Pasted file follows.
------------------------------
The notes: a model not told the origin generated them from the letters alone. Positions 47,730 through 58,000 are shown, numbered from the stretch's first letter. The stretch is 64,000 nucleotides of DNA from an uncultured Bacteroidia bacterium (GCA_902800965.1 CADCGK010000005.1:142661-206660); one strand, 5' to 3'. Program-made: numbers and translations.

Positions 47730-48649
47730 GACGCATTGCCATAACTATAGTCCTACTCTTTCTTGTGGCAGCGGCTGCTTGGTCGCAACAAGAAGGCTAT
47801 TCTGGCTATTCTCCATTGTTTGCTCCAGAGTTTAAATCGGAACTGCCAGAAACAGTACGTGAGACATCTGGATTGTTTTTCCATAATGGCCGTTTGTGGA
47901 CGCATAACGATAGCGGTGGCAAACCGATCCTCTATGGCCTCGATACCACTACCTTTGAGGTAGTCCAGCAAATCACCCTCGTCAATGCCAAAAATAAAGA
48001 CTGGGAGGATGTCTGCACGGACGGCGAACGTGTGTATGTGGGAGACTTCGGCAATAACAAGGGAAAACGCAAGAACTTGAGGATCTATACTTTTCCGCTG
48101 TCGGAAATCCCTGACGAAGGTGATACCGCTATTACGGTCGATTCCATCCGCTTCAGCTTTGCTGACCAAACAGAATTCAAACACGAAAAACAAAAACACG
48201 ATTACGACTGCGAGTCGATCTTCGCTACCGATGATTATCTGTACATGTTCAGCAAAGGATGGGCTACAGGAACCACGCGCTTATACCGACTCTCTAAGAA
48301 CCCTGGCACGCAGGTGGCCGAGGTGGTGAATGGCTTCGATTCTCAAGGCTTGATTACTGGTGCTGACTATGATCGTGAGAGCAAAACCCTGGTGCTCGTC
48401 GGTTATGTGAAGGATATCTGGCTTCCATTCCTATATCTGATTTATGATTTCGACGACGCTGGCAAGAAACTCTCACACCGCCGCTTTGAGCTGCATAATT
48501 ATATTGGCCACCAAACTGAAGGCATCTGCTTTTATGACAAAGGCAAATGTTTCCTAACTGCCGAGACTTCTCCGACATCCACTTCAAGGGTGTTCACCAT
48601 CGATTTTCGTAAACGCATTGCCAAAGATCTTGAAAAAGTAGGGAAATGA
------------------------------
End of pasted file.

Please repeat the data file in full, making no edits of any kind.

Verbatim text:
The notes: a model not told the origin generated them from the letters alone. Positions 47,730 through 58,000 are shown, numbered from the stretch's first letter. The stretch is 64,000 nucleotides of DNA from an uncultured Bacteroidia bacterium (GCA_902800965.1 CADCGK010000005.1:142661-206660); one strand, 5' to 3'. Program-made: numbers and translations.

Positions 47730-48649
47730 GACGCATTGCCATAACTATAGTCCTACTCTTTCTTGTGGCAGCGGCTGCTTGGTCGCAACAAGAAGGCTAT
47801 TCTGGCTATTCTCCATTGTTTGCTCCAGAGTTTAAATCGGAACTGCCAGAAACAGTACGTGAGACATCTGGATTGTTTTTCCATAATGGCCGTTTGTGGA
47901 CGCATAACGATAGCGGTGGCAAACCGATCCTCTATGGCCTCGATACCACTACCTTTGAGGTAGTCCAGCAAATCACCCTCGTCAATGCCAAAAATAAAGA
48001 CTGGGAGGATGTCTGCACGGACGGCGAACGTGTGTATGTGGGAGACTTCGGCAATAACAAGGGAAAACGCAAGAACTTGAGGATCTATACTTTTCCGCTG
48101 TCGGAAATCCCTGACGAAGGTGATACCGCTATTACGGTCGATTCCATCCGCTTCAGCTTTGCTGACCAAACAGAATTCAAACACGAAAAACAAAAACACG
48201 ATTACGACTGCGAGTCGATCTTCGCTACCGATGATTATCTGTACATGTTCAGCAAAGGATGGGCTACAGGAACCACGCGCTTATACCGACTCTCTAAGAA
48301 CCCTGGCACGCAGGTGGCCGAGGTGGTGAATGGCTTCGATTCTCAAGGCTTGATTACTGGTGCTGACTATGATCGTGAGAGCAAAACCCTGGTGCTCGTC
48401 GGTTATGTGAAGGATATCTGGCTTCCATTCCTATATCTGATTTATGATTTCGACGACGCTGGCAAGAAACTCTCACACCGCCGCTTTGAGCTGCATAATT
48501 ATATTGGCCACCAAACTGAAGGCATCTGCTTTTATGACAAAGGCAAATGTTTCCTAACTGCCGAGACTTCTCCGACATCCACTTCAAGGGTGTTCACCAT
48601 CGATTTTCGTAAACGCATTGCCAAAGATCTTGAAAAAGTAGGGAAATGA